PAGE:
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I have an F600 and heat a 2200 square foot house in central VA. One floor, open floor plan with three major rooms. The stove is in the middle (main) room. I heat with a mix of hardwoods and pine all between 16 and 20% moisture. I use between 2 and 4 cords per year.

As a gauge, today it was in the 50s and sunny during the day and currently 35 at night. On a day like today, I fired the stove at 7am with about seven 3-6 inch splits and then again tonight at 7pm with roughly the same number of splits. It is currently 77 degrees in the main room and will be in the mid to high 60s in the morning at 6am.

The key is dry wood and learning to maximize your efficiency with air intake control. In addition, we are able to heat so well with so little wood because our house is southward facing and designed as passive solar with maximum insulation.

This is just to give an example of wood use in our particular heating situation.
 
Try to cycle the heat output with when you need the heat. In the old days the house was cold all night and in the morning they were making a fire to heat up the place. Think of your house as a heat sponge. You put some in then it goes down. With a catalytic stove it is easier to cycle because there are less peaks but we still have peaks when we reload. That is why most of us reload early morning and in the evening (but not too late) unless it is really cold. Then we can load 4-5 times a day. It also depends of your wood. If you have oak or hard maple you get more heat per load so you reload less often. With a non catalytic stove it is normal to restart the fire 2-3 times a day , don’t expect to keep the fire going 24/7 when it’s 50 outside.
 
So the answer to your question is a little difficult. Your going to go through alot of wood trying to keep your home at 78 degrees. I keep my home at 70 to 68 degrees. So obviously I'm going to go through less would then you I am burning approximately 3 chords per year if it's a cold year possibly four. That being said i will burn less wood. The other factor is how well your house holds the heat my house holds the Heat well so therefore again I will go through less wood than someone whose house isn't as well insulated. The real question for you is are you prepared to burn the amount of wood needed to keep your house at 78 degrees. Your OP is speaking in terms of pieces of wood per day that's not how you figure would you purchase wood in cords a cord of wood is 128 square feet 4 x 8 x 4ft. What you need to do is figure out how many square feet of wood you burn per day x 's how many days you will burn and you will figure out how many cords of wood you need for the year. If your projected consumption at that point will be more than the wood on hand then the answer to your question is your burning too much if you have wood left over than the answer will be you're not burning too much. Some people's needs on this form are as much as six to ten cords so for me that is a lot for them that is just right because they have enough wood to fulfill their needs.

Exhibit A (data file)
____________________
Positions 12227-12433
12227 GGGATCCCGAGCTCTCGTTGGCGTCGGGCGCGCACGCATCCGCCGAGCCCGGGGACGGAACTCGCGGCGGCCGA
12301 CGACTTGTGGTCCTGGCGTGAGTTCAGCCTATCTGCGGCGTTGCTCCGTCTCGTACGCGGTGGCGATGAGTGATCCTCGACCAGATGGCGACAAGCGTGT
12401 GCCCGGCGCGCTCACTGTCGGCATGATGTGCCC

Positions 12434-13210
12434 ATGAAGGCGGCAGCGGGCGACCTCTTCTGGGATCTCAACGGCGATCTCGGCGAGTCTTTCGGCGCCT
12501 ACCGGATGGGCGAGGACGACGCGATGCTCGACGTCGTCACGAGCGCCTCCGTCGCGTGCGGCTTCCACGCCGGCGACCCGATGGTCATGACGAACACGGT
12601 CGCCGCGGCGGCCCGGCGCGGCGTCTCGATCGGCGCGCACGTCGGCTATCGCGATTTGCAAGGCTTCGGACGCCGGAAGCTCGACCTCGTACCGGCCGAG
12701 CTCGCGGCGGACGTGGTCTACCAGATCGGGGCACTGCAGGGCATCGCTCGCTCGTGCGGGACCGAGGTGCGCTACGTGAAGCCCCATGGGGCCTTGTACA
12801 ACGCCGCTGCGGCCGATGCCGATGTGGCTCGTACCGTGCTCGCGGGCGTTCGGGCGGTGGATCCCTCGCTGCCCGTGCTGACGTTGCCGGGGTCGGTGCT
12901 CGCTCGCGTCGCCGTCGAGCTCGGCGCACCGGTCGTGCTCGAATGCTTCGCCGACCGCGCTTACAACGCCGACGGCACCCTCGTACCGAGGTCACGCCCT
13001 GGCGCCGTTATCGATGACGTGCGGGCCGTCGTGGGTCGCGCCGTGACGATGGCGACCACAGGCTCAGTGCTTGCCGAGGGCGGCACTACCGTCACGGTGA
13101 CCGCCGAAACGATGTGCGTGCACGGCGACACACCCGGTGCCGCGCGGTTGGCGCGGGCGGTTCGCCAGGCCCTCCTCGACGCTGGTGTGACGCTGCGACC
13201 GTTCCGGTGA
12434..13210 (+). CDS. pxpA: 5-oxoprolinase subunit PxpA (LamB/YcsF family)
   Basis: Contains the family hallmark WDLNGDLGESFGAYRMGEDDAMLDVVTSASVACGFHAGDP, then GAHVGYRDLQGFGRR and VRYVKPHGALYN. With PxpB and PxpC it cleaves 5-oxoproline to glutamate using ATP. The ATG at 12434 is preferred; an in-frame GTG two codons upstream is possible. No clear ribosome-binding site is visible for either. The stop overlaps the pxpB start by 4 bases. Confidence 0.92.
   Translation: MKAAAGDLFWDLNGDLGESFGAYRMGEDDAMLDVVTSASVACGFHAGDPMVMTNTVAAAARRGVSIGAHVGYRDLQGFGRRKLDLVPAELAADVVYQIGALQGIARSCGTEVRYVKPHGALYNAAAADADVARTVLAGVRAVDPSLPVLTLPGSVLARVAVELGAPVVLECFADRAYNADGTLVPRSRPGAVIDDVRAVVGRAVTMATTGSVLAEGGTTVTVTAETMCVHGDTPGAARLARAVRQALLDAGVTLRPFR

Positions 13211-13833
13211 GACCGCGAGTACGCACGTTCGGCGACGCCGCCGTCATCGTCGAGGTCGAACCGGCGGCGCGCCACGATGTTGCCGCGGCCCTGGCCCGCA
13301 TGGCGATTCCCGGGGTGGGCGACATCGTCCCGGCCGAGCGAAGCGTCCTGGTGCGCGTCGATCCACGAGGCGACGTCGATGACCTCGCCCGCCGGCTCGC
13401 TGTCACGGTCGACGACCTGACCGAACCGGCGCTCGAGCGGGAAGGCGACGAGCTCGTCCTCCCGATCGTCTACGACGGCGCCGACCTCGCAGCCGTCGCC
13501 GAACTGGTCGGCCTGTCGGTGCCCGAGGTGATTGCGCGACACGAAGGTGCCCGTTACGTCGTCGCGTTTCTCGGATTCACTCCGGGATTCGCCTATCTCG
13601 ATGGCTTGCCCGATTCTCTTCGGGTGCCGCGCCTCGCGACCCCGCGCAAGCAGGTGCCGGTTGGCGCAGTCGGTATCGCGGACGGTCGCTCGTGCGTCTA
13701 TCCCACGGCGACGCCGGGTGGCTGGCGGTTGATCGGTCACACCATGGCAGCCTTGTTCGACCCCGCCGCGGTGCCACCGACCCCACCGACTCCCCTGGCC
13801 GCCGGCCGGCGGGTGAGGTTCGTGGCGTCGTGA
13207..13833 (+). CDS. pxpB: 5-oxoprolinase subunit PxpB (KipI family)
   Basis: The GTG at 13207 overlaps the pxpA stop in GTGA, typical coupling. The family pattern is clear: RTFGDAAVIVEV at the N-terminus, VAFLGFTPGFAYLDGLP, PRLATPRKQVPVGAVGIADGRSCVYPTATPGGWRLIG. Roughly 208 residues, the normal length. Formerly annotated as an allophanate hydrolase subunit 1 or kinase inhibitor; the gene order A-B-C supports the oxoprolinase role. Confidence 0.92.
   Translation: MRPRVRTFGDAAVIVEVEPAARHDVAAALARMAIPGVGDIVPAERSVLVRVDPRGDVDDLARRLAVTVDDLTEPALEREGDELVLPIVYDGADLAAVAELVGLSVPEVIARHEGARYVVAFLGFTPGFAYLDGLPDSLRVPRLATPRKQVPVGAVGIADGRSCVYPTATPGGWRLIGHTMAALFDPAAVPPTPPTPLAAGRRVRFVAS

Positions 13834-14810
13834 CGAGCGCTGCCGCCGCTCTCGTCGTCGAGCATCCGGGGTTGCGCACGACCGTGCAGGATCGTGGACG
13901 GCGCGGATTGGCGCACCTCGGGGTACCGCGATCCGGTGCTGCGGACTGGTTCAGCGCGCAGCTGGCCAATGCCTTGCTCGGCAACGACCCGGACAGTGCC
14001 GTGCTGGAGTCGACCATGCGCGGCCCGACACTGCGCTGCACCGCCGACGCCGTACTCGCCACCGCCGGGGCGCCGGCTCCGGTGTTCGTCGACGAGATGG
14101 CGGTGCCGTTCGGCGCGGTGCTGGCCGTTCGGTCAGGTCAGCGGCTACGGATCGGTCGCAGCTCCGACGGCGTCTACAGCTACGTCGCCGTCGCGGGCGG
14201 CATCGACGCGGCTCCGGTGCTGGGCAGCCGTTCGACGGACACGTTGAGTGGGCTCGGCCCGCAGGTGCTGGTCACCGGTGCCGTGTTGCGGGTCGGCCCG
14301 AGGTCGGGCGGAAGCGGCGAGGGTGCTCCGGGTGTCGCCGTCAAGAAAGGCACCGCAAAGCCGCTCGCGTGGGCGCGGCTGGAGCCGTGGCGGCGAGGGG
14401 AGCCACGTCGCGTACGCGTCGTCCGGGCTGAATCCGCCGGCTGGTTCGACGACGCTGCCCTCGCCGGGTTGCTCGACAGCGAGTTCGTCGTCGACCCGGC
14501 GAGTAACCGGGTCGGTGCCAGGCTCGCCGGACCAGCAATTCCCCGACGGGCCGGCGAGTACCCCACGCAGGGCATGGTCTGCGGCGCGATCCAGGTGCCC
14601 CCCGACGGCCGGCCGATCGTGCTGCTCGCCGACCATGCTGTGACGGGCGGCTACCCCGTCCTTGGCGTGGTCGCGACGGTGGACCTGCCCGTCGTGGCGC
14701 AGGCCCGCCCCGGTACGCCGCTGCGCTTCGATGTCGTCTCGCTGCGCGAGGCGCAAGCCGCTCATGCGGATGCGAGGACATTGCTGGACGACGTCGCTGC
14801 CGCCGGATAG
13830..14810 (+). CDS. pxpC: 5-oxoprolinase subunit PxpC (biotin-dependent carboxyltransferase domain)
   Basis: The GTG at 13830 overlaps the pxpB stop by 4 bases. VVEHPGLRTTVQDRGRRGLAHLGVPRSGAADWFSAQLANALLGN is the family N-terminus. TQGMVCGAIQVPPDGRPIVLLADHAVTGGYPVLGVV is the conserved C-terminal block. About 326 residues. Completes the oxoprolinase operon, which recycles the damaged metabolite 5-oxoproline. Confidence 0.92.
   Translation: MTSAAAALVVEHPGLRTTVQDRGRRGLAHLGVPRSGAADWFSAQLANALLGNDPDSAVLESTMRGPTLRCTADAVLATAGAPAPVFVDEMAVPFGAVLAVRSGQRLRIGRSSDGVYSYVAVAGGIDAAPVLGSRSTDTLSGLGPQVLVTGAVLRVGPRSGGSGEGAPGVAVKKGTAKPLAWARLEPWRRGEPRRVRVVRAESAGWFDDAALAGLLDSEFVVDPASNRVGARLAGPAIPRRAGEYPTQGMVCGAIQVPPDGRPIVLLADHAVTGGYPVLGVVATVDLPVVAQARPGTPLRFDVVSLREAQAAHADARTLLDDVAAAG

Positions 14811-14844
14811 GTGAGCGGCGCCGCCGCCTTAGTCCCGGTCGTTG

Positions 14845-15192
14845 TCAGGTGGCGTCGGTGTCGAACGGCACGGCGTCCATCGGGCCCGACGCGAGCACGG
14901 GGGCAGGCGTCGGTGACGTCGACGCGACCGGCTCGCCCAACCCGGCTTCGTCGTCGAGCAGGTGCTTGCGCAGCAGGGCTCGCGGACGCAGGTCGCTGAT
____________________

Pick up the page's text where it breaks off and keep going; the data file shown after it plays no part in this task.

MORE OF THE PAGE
It will take a few seasons to get used to the stove, especially a cat stove. I load mine and get minimum 7 hours before i reload while keeping the house at 75 degrees, 1500 sq feet. I monitor my cat temp and don't reload until cat temp falls below 900 degrees, i keep my cat temp at 1000 to 1200 degrees by closing or opening the air intake as necessary. At cat temp of 1200 degrees and air almost fully closed and fan on low speed is the sweet spot for my high valley.You still get good heat with just a bed of coal and no flame so don't be tempted to reload before it is necessary.
 
I would get a thermometer on your stove pipe or stove, perhaps your over firing? And all that heat is really going out the flue? You mentioned lowering the air intake cause the glass to get dirty, I would then try adjusting not as much. Close it slower.